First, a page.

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Where is my home?

Slovak Immigration to North America (1870–2010)


Mark Stolarik

Between 1870 and 2010 over half a million Slovaks migrated to the USA and Canada. As other ethnic groups from East Central Europe, they headed principally to the industrial triangle of the USA and to central Canada’s cities in search of work. Finding themselves in strange surroundings, they quickly established institutions that helped them to survive in a capitalist economy and to also preserve their religion, language and culture. As for many other ethnic groups, the border between the USA and Canada was to them irrelevant. Slovaks crossed it according to economic need and stayed in touch with each other. Meanwhile, they also remained in touch with their families in Europe and helped their people to survive Magyarization in Austria-Hungary, to achieve self-determination in the new Republic of Czechoslovakia and, finally, independence.
For the first time ever, the author has told the epic story of Slovak immigration to North America. Based upon forty years of archival and library research, supplemented by the life histories of over two dozen families scattered across the USA and Canada, and lavishly illustrated, this book will satisfy both academics and the general public who have long been waiting for a comprehensive history of this significant member of the family of Slavic nations.


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Introduction xv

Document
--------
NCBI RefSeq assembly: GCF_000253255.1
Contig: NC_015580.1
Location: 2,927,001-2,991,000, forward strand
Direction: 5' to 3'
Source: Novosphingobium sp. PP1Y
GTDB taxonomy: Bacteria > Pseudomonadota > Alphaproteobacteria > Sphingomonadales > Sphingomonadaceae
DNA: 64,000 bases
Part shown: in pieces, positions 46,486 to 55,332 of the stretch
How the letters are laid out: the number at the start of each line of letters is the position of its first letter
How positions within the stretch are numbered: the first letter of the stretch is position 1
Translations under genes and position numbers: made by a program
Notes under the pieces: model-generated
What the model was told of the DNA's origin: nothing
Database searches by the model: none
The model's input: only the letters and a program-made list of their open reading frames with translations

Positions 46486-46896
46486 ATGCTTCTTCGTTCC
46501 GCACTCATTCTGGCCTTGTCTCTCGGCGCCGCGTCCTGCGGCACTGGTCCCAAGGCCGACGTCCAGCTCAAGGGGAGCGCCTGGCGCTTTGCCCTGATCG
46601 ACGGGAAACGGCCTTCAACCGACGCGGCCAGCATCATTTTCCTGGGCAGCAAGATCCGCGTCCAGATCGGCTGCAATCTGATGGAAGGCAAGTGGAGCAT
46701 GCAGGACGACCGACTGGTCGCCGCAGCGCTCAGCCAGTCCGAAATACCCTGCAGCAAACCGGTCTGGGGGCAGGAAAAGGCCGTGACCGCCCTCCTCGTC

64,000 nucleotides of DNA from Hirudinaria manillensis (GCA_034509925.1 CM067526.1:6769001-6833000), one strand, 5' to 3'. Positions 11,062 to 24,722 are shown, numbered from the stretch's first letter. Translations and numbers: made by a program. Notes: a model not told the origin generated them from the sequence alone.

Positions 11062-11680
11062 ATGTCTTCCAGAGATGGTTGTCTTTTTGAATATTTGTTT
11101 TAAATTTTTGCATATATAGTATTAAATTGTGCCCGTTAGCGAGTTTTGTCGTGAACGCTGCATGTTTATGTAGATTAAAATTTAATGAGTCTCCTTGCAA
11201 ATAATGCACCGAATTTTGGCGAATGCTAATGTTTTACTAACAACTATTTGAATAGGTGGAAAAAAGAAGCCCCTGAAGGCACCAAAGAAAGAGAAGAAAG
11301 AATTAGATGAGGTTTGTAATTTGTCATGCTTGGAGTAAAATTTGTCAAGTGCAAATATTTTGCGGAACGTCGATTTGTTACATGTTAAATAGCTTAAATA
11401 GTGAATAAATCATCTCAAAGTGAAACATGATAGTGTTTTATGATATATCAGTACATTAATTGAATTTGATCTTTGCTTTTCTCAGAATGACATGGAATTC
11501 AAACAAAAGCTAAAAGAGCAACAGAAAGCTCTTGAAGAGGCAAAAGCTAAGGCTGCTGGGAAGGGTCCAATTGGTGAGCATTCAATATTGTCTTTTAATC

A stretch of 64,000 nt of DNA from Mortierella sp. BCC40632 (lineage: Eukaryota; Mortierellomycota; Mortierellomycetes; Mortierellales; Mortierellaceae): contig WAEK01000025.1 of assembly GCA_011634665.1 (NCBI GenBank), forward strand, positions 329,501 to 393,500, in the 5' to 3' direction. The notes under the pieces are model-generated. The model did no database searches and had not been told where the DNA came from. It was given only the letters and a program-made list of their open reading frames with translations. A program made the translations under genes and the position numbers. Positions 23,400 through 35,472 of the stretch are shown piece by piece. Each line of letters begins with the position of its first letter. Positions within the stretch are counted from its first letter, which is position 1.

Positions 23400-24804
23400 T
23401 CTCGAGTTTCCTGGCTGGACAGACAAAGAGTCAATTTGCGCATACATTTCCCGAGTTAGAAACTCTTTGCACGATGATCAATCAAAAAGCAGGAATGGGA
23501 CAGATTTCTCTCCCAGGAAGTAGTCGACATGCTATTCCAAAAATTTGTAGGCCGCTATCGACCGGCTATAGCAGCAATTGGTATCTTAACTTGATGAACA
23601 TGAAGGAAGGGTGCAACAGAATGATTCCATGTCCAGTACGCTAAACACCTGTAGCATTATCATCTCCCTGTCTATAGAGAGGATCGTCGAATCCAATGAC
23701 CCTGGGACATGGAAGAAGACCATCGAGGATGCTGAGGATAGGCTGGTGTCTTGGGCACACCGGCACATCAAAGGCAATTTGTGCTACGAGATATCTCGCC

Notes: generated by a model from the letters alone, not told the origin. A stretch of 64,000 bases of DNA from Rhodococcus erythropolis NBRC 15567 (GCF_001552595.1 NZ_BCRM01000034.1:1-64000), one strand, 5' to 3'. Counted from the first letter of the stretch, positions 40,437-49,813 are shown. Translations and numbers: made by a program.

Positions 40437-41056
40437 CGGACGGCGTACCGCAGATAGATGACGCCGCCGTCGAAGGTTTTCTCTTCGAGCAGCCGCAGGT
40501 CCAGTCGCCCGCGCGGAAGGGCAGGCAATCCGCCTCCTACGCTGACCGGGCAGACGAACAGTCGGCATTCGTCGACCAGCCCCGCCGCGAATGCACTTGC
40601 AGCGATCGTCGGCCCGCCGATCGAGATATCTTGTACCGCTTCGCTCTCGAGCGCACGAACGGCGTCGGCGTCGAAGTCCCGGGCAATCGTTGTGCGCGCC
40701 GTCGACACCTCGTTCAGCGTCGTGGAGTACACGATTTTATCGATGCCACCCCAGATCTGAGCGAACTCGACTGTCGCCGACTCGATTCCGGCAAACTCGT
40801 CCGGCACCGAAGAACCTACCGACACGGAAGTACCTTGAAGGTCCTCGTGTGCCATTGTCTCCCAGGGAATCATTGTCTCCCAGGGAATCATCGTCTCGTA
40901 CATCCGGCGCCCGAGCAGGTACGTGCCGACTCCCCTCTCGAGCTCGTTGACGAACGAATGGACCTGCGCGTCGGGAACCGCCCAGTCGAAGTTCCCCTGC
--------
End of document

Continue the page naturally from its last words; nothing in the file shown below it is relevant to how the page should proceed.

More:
Introduction When I began my training as a professional historian some forty years ago, I was taught to leave aside my own experiences and prejudices. The goal of an historian, I learned, was to try to recon- struct the past as faithfully and objectively as possible.1 For four decades I followed these directives and published eight books and over sixty articles on aspects of immigrant history, particularly as it affected the Slovaks.2 In the spring of 2001 my good friend and colleague William Galush asked me to present a paper at the January 2002 meeting of the American Historical Association. Since I had been consider- ing writing a book on the Slovak immigrant experience for some time, I agreed to his request, reasoning that this would be a good opportunity to offer one of my proposed chapters to the scrutiny of fellow historians. 1 My first history professor was Julian Gwyn at the University of Ottawa in 1961. In a graduate seminar on historical methods he introduced me to Jacques Barzun’s The Modern Researcher (New York: Harcourt, Brace & World, 1957), which then became my “Bible.” At the University of Minne- sota my dissertation advisor Timothy L. Smith turned me into a social his- torian while Robert F. Berkhofer steered me to the methodology of the so- cial sciences through his proseminar and his monograph A Behavioral Approach to Historical Analysis (New York: The Free Press, 1969). Berkhofer took his arguments to their logical conclusion in his subsequent book Be- yond...

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